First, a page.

Bankruptcy, Divorce and Community Property – In re Marriage of Rynda

The State of California operates under a community property regime in which assets and debts derived from the efforts or actions of either spouse during the course of a marriage are considered joint property to be divided equally between the spouses in the event of divorce. In In re Marriage of Rynda, the California Court of Appeals for the First District explains what happens to community property when one of the divorcing spouses also files for bankruptcy.Carolina and David were married in January 1996. The couple worked together as owners of a small insurance company until Carolina filed for divorce more than eight years later. A superior court dissolved the marriage in May 2005 and ordered that all community property – including the business – be divided equally among the former spouses. When Carolina filed for bankruptcy in 2009, however, the court ordered that all valuations of the couple’s assets for the purpose of dividing it between them be halted until the bankruptcy proceedings were completed. A bankruptcy court-appointed trustee later sold much of the property. That included Carolina’s stock in the company, which the trustee sold to David.

Back in the superior court, Carolina filed a motion claiming that she was entitled to a 50 percent ownership interest in the business and to be compensated for the community debts that were extinguished during the bankruptcy process. She also argued that there remained community property from the marriage for the superior court to divide. The court disagreed. “[T]he bankruptcy court has superior jurisdiction to the superior court,” the judge said. “And if the bankruptcy court divided your businesses or sold them, then they’re done with them. I can’t do anything about that.”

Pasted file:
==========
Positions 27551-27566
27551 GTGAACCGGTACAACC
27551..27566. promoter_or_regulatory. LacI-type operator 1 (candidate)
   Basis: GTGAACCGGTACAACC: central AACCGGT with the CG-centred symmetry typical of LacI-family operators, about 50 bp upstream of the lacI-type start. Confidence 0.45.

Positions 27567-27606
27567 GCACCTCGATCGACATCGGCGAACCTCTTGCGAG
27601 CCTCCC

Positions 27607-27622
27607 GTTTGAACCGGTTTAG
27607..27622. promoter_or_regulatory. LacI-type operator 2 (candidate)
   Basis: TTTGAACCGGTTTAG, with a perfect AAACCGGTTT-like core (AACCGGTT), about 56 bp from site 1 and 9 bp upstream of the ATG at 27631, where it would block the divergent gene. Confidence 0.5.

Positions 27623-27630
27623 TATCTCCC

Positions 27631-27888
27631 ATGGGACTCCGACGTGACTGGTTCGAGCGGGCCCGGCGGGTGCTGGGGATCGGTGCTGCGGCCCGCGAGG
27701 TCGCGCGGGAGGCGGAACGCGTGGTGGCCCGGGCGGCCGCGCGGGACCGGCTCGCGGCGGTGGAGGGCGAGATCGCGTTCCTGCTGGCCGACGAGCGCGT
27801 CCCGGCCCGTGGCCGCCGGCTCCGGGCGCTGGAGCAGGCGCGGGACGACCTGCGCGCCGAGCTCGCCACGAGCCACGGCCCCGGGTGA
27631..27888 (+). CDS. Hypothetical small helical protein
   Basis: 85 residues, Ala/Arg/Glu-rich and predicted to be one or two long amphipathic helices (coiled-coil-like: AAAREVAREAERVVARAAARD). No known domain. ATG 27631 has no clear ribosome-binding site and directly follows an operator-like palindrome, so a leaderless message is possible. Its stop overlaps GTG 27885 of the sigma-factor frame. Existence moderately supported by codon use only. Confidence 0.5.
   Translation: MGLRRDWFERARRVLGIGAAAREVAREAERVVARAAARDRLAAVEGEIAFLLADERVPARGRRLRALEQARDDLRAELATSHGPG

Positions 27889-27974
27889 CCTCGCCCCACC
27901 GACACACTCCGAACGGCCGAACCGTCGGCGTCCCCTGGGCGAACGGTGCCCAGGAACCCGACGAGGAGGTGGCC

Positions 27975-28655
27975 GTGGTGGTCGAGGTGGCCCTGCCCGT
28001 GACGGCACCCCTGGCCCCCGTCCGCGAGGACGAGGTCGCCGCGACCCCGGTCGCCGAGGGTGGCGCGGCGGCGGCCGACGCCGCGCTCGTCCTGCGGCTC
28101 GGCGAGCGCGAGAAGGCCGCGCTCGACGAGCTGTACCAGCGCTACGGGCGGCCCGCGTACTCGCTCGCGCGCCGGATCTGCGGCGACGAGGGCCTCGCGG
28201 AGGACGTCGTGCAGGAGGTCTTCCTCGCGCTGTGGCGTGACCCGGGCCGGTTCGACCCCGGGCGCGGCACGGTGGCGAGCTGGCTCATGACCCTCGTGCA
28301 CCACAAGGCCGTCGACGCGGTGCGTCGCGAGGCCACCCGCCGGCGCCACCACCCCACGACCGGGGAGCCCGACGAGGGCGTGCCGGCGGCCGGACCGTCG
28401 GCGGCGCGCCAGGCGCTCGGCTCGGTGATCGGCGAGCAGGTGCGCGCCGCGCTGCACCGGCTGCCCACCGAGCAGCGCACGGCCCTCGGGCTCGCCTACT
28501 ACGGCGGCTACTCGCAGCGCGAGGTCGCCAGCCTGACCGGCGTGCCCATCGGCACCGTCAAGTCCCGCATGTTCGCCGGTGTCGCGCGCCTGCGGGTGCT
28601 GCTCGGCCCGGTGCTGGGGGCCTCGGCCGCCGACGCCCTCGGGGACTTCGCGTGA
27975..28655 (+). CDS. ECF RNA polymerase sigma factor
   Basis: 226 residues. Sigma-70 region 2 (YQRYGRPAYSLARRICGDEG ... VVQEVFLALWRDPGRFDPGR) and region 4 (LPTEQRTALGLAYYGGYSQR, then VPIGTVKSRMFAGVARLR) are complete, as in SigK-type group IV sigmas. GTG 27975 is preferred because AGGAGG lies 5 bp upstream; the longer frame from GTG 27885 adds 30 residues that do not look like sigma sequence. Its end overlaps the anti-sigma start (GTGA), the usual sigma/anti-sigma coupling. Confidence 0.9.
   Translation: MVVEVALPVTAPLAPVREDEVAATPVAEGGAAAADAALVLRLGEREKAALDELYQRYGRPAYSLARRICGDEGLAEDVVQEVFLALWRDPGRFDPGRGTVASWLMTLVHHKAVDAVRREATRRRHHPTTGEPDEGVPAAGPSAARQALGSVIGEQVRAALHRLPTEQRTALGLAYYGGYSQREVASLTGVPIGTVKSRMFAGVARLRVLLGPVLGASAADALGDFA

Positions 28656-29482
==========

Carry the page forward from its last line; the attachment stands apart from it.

The First District affirmed the decision on appeal. “In states such as California, where each spouse has management and control of community property . . . the bankruptcy estate includes all community property as of the commencement of the case, of both the debtor and the non-debtor-spouse,” the appeals court explained, citing the Ninth Circuit’s 1990 decision in McCoy v. Bank of America. Since community property includes both assets and all debts acquired by one or both spouses during the course of the marriage, when one spouse files for bankruptcy, the bankruptcy court acquires jurisdiction of the community assets and may use them to satisfy the debt.

Sometimes, the decision to file for divorce is sometimes accompanied by a second decision to file for bankruptcy. And although divorce and bankruptcy matters involve separate proceedings in different courts, they involve the same assets and debts and are intertwined, in that decisions in one proceeding may have a profound effect on the other. It is vital that parties in these cases seek experienced legal counsel to ensure that their rights and interests are protected and advanced.

With offices throughout the Bay Area, California divorce lawyer Lorna Jaynes provides innovative legal tools to resolve family law disputes without the bitterness and acrimony engendered by the adversarial process.

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